Zeta-Jones is … okay.  She doesn’t do anything particular great or particular awful, she is just kind of … there.  The idea of remaking Mostly Martha was a bad one from the start, but Zeta-Jones is simply too beautiful and sophisticated for the part.  When she is supposed to be falling apart, we can’t buy it because she gives off an aura of having it together.

I think this film represents what is wrong with Zeta-Jones’ career.  No director has quite figured out what to do with her.  She obviously has some talent and is strikingly gorgeous. It would seem to be a slam-dunk to put her in a film opposite someone like Clooney or Pitt and just let the sparks fly.  Unfortunately, she has been cast in roles opposite both Clooney and Pitt and the sparks didn’t fly.  The problem was that while the couples looked great together, it seemed like Zeta-Jones was from another era.  She looked young enough to be their girlfriends, but she acted old enough to be their grandmothers.

The best onscreen couple that Zeta-Jones has been a part of was opposite Sean Connery. For some reason, they seemed suited for each other and he’s at least thirty years older than her.  Maybe that’s why she married Michael Douglas.  I don’t know if I would quite call it old-fashioned, more that she is just old at heart.

I still think there is hope for Catherine Zeta-Jones, but I don’t think it will be as a typical leading lady.  I think now that she is approaching forty, she would be excellent in a Mrs. Robinson type of role, seducing a younger man.  In other words, I think she will be a great onscreen mother and I think she will be capable of giving some wonderful performances in that vein.

It would be a shame if Zeta-Jones doesn’t get something to really sink her teeth into, but I also get the sense that she doesn’t really care that much about being a movie star.  She doesn’t work very often and seems more concerned about being with her family while doing cell phone ads.  After all, she’s already won an Oscar and made more than enough money.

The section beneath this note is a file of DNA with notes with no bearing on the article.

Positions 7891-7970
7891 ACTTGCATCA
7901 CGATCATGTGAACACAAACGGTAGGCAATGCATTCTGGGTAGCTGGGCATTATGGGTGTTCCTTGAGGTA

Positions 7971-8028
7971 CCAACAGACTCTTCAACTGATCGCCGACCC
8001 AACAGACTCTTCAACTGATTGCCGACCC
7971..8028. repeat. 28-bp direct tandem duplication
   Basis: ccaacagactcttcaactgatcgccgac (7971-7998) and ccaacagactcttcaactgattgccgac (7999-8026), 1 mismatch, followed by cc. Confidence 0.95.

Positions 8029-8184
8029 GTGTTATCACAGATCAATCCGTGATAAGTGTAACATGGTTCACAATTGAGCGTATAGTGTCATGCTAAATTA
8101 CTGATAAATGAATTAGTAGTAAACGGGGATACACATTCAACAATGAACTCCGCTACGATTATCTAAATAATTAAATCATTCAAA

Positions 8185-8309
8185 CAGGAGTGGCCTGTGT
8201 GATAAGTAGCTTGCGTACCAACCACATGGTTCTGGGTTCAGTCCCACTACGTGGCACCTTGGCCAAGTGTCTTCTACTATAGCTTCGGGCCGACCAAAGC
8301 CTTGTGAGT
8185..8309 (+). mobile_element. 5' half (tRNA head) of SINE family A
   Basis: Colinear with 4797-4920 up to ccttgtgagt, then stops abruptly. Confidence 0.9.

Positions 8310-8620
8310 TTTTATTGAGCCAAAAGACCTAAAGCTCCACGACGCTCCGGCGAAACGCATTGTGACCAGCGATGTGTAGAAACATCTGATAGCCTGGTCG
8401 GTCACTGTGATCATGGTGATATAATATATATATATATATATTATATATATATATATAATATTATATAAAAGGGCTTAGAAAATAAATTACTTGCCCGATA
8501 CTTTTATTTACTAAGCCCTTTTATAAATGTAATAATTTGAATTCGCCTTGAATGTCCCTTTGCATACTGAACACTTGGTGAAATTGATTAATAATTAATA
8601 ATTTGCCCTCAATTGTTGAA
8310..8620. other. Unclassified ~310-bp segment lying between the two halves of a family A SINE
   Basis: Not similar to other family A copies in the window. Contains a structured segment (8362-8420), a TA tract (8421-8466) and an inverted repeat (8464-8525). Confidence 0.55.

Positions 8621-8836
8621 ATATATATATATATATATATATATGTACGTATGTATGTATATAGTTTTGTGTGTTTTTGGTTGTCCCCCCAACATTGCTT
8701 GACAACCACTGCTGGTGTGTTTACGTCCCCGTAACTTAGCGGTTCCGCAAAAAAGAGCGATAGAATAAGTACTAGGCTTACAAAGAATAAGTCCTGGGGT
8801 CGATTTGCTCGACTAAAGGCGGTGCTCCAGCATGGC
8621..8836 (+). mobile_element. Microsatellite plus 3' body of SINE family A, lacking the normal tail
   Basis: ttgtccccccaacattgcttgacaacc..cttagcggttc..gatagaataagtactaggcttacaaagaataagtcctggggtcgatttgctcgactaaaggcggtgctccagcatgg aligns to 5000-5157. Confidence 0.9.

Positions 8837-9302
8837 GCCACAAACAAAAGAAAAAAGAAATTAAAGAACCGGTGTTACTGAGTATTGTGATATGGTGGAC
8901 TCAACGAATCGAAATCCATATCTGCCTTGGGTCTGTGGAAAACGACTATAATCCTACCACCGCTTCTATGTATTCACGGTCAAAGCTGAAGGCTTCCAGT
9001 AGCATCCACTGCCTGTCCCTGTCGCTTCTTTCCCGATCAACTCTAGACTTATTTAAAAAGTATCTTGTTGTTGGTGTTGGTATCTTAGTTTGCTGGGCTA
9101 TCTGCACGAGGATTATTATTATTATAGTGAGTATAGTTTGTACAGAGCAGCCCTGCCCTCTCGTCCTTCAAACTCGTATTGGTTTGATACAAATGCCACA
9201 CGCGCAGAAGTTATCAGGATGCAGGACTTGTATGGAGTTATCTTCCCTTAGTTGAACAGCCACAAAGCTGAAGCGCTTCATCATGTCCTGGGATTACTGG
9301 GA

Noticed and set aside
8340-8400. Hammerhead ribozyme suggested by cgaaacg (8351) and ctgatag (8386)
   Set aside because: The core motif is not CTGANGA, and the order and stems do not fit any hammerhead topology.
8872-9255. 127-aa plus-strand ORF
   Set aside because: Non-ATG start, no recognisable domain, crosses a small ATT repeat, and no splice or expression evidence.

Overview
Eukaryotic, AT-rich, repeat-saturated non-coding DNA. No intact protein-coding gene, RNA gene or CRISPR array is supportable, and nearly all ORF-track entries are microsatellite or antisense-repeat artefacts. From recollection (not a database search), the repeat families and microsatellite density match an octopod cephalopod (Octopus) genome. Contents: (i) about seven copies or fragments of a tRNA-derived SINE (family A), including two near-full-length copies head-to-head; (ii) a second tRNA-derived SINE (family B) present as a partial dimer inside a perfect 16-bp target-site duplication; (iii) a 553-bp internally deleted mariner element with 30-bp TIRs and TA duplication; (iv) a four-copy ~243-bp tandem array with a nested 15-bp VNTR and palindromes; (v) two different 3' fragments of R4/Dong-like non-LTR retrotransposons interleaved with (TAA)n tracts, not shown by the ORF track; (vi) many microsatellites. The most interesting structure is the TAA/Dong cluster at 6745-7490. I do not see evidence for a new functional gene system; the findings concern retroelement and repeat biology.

William Goldman once wrote that Robin Wright was so beautiful that she could have been the biggest star in the world if she wanted to.  Unfortunately (or fortunately, depending on your point of view) she didn’t want to be.  Perhaps Zeta-Jones doesn’t want to be a movie star and if that’s the case, then we can only wish her the best and hope to see her turn in some better performances in the future.

– Noah Forrest
August 10, 2007

Noah Forrest is a 24 year old aspiring writer/filmmaker in New York City.
The opinions expressed in these columns are the writers and do not neccessarily reflect the opinions of Movie City News or any of its editors or other contributors.

Be Sociable, Share!

Comments are closed.

Frenzy On Column

Quote Unquotesee all »

It shows how out of it I was in trying to be in it, acknowledging that I was out of it to myself, and then thinking, “Okay, how do I stop being out of it? Well, I get some legitimate illogical narrative ideas” — some novel, you know?